Måns wasn’t actually my preferred candidate. At Melodifestivalen (the Swedish finals leading to Eurovision) I was actually supporting Jon Henrik Fjällgren, the Colombian-born, Sami-raised reindeer herder. However, my philsophy around Eurovision is that, like footy, you should always support your team, and so when Måns was announced as the Swedish winner I threw my support behind him.

Måns Zelmerlöw
Måns Zelmerlöw at Stockholm Pride 2008
He’s not without controversy, though. Even though I first saw him perform at Stockholm Pride in 2008, and he made a spectacular nude performance at last year’s Gay Gala in Stockholm, he’s been getting a reputation on a number of websites as being homophobic. He made some comments on a Swedish TV show last year along the lines of it being “more natural” for men and women to be together because of their capacity to have children. Before the program went to air, he sought to have the comments removed from the program. Soon afterwards he issued a strong apology. The “word on the street” is that he isn’t homophobic.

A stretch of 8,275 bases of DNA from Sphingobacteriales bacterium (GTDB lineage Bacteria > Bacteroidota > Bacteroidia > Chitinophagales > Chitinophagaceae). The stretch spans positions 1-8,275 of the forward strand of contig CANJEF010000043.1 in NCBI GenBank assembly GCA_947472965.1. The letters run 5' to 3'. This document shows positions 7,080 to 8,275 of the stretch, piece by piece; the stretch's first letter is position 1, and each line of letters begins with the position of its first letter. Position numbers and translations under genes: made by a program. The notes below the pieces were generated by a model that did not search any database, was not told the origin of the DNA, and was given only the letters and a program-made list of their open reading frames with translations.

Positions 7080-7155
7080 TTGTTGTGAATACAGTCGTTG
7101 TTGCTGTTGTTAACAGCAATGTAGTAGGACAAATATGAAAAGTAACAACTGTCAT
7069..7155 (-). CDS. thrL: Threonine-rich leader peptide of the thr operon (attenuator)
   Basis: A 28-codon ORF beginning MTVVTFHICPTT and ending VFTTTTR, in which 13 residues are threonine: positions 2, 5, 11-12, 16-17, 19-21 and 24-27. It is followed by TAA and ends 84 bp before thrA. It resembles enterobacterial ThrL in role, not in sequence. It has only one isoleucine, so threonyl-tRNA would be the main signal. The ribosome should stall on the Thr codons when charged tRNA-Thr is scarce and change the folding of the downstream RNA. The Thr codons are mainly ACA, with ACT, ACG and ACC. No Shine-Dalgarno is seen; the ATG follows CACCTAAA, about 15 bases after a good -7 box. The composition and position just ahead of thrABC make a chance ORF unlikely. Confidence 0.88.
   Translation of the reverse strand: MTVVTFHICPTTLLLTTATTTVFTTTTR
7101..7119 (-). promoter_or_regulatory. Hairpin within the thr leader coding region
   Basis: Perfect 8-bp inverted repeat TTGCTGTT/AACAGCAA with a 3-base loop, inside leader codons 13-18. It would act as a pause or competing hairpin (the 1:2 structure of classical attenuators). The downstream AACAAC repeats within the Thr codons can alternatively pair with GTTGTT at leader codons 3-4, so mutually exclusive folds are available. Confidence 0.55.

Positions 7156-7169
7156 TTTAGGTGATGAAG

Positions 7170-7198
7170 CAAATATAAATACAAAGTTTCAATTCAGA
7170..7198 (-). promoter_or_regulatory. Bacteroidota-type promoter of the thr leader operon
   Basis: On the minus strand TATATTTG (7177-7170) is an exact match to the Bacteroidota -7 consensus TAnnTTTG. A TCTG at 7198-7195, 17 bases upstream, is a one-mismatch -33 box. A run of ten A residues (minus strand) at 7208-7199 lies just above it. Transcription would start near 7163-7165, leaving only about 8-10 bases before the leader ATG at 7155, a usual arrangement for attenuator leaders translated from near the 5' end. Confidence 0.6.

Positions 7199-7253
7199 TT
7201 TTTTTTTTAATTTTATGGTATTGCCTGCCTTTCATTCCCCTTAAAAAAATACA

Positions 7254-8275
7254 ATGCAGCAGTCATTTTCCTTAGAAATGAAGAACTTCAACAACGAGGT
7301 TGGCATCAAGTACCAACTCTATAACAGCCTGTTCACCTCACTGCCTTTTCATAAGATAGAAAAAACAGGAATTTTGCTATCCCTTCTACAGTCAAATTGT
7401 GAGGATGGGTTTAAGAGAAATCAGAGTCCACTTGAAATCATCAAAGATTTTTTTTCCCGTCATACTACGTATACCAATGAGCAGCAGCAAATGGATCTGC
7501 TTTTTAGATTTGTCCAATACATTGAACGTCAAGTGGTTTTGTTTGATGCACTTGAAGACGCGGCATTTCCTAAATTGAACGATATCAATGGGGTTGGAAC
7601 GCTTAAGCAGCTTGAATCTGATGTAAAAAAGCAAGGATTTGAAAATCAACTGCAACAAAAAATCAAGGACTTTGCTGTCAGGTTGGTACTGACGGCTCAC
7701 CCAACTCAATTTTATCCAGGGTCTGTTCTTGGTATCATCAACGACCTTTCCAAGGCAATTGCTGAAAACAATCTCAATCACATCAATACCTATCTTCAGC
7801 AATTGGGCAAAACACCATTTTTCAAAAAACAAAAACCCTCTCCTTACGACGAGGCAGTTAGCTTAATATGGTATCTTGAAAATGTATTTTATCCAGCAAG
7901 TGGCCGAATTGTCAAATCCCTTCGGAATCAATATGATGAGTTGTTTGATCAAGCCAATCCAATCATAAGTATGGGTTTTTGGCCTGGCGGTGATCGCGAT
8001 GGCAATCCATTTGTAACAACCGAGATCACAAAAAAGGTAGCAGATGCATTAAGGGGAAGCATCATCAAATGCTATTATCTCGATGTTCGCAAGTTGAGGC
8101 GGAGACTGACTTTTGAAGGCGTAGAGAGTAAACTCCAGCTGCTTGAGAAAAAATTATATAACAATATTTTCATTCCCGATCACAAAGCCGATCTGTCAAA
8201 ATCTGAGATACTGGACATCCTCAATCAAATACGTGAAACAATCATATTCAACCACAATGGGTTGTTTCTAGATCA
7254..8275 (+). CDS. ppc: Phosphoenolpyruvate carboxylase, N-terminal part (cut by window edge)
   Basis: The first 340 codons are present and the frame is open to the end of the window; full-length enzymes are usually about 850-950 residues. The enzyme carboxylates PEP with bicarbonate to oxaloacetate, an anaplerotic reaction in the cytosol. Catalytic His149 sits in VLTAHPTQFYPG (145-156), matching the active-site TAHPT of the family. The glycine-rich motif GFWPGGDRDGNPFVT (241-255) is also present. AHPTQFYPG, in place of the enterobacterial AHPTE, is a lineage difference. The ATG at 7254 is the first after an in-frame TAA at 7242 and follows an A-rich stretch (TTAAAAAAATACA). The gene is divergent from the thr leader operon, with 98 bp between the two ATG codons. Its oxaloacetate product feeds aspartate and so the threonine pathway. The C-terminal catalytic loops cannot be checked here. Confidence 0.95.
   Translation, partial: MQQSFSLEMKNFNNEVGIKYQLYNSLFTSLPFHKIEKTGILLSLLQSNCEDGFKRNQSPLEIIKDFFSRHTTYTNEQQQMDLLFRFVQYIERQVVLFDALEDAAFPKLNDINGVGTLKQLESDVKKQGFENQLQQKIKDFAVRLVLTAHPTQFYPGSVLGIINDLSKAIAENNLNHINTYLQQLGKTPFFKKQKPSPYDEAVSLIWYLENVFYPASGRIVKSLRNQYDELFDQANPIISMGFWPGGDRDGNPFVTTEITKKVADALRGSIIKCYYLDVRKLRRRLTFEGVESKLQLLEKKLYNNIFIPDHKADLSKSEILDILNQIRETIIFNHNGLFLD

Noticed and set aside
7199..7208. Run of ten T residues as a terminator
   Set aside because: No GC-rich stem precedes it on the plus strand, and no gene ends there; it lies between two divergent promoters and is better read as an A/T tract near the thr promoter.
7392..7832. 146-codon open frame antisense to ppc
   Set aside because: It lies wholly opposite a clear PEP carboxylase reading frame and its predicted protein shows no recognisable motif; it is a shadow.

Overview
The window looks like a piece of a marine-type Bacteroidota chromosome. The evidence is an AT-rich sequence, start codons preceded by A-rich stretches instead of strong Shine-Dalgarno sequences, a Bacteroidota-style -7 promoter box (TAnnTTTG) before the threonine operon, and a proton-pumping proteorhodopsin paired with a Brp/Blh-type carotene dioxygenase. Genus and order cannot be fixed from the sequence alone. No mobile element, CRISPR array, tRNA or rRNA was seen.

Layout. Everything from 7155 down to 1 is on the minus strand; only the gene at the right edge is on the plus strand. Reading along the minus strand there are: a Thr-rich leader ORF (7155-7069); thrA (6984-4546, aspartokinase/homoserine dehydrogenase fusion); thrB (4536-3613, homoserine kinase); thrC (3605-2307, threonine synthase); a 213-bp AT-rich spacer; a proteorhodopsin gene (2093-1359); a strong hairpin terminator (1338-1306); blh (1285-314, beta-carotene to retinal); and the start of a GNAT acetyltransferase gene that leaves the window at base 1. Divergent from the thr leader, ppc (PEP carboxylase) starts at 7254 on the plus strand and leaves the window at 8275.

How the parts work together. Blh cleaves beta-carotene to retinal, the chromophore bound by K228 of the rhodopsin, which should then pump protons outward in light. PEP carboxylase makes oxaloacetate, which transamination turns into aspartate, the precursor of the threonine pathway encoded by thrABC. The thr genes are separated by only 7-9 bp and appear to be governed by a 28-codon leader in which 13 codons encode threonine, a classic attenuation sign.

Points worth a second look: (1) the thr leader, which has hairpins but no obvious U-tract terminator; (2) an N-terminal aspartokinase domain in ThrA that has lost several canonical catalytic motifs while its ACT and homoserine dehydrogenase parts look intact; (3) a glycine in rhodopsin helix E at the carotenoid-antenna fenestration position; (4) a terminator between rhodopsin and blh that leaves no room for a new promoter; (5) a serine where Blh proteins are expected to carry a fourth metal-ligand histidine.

That aside, Heroes is a pretty good song (memorable in lots of ways) and the concept and performance of the presentation was excellent.

I thought it was terrific that Sweden and Australia both exchanged twelve points. I’ve written before there’s an odd connection between our two countries in lots of ways: almost exactly opposite geographically; a sparse population, though most people seem to live in a small area; and of course, people in both countries drink too much. BTW, Måns visited Australia a few months ago and seemed to enjoy himself.

Throughout the day I’ve received quite a few emails, social media interactions and text messages all with basically the same message: “Have you booked for Sweden yet?” Am I really that obvious? Yeah, I guess so. Tickets don’t go on sale until much closer to the event. I will, however, start looking around for accommodation for next year.

Midnight Boy

Melodifestivalen 2015 #4

As the opening beats from “Don’t Say No” by Midnight Boy came from the speakers of my television, for just a brief moment, I was transported back to the 80s and to Brisbane’s (in)famous nightclub, The Beat. Back in those days, Joh Bjelke-Peterson was still the Premier of Queensland, and I was a young man about town who would often head out on Sunday nights with friends to dance to tracks like “You Spin Me Round” (by Dead or Alive), “Relax” (by Frankie Goes To Hollywood) and others. Both the music and lyrics of “Don’t Say No” are highly reminiscent of that era.